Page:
Horse racing is one of the biggest betting sports around and so it is no surprise to see the bookies offering loads in the way of free bets, bonuses and offers for the “sport of kings”. In fact, after football, horse racing is the sport you’re most likely to see an offer for.
Many offers are more or less permanent and offered on all or most races, whilst others will generally be offered for the biggest races and festivals of both the flat and National Hunt seasons, such as the Cheltenham Festival, the Grand National, Royal Ascot and the flat racing Classics.
Latest Horse Racing Betting Offers & Promotions
On selected meetings, if your horse is a faller, you could be refunded with a free bet up to £10. One per customer per race, applies to win singles and the win part of each way singles.
Each day, you can get a boosts to use on a racing accumulator which could enhance your returns on winnings by up to 20%. This applies to win and the win part of each way accumulators. Max stake £10, one boost per customer per day.
Win or the win part of each way accas only. Acca boosts will be available 00:00 to 23:59, one per customer per day. Unused boosts will not roll over. Maximum stake £10. Boosted accumulators do not qualify for best odds guaranteed. Boosts can be used on horse or greyhound racing. Future events or specials are excluded. Boost can be found via 'MULTIPLE OPTIONS' in your betslip. Rule 4 may apply. If you have void selections which leave you with a single, boost will not be applied but can be reused. T&Cs apply, 18+.#ad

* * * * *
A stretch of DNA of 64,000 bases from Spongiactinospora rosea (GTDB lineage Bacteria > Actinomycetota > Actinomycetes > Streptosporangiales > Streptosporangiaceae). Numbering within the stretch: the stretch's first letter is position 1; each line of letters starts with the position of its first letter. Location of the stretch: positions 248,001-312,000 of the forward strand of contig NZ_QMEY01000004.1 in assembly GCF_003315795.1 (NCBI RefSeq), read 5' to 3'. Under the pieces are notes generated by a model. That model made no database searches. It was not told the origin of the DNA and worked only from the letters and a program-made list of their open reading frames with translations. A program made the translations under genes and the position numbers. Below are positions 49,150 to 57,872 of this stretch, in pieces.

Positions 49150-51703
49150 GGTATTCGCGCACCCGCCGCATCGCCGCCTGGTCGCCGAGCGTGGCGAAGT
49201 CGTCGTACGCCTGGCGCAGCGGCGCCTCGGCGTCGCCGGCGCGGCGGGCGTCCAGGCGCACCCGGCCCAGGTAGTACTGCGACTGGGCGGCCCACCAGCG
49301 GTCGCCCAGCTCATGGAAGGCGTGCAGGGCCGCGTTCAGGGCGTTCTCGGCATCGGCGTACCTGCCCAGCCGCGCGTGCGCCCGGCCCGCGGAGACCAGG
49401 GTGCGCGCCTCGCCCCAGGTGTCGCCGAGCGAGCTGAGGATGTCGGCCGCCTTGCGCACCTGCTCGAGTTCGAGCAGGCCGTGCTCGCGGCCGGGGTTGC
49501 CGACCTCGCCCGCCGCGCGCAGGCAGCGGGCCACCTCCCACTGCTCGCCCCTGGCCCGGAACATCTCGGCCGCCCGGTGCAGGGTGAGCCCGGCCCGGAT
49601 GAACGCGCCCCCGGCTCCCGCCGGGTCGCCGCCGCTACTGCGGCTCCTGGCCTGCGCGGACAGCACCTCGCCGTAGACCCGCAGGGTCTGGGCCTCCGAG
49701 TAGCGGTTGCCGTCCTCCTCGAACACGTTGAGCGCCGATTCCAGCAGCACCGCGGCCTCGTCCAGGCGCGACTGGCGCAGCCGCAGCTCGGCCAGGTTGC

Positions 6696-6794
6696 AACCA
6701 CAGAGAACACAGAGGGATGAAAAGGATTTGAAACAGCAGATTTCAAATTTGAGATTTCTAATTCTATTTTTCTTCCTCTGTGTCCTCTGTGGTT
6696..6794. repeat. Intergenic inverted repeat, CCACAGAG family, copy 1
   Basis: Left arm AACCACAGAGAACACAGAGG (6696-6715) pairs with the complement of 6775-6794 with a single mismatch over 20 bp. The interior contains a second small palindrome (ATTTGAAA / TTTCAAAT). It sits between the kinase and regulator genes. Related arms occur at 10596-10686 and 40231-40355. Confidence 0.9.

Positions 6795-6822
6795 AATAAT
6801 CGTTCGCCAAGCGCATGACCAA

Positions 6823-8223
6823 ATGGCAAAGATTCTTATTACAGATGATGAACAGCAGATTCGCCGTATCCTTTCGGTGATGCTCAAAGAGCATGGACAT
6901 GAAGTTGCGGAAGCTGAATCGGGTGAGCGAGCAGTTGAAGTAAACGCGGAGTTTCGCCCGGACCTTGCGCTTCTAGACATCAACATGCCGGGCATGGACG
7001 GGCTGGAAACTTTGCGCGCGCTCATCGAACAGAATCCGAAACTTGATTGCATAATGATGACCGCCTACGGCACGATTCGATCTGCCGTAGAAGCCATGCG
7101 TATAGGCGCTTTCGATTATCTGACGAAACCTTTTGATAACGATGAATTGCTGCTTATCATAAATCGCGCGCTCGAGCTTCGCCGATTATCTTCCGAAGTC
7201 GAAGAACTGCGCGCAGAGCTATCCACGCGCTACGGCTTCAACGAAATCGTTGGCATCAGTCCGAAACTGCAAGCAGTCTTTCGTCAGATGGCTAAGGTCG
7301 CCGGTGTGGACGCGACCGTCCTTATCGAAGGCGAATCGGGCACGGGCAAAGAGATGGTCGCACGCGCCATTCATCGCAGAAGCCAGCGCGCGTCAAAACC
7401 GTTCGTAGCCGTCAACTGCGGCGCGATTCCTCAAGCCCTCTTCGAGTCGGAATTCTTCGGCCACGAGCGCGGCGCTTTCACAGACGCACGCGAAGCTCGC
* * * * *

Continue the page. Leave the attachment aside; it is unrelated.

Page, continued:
Odds boosts will be available each day on selected races. These can be used to enhance the price of your selection, max stake £50. Valid tokens will be available when you log in, with the odds of applicable selections boosted when you click the boost button from your betting slip.
On selected meetings, if your horse is beaten into second place by a distance of a head or less, you could be refunded with a free bet up to £10. Applies to win singles and the win part of each way singles.
Opt-in and place a single bet of £1 or more on selected races and if your horse finishes second, you could get a free bet refund up to £20.
UK customers only. Applies to win and the win part of each way singles only, one per customer per race. Race must have a minimum of 5 runners. T&Cs apply. 18+.#ad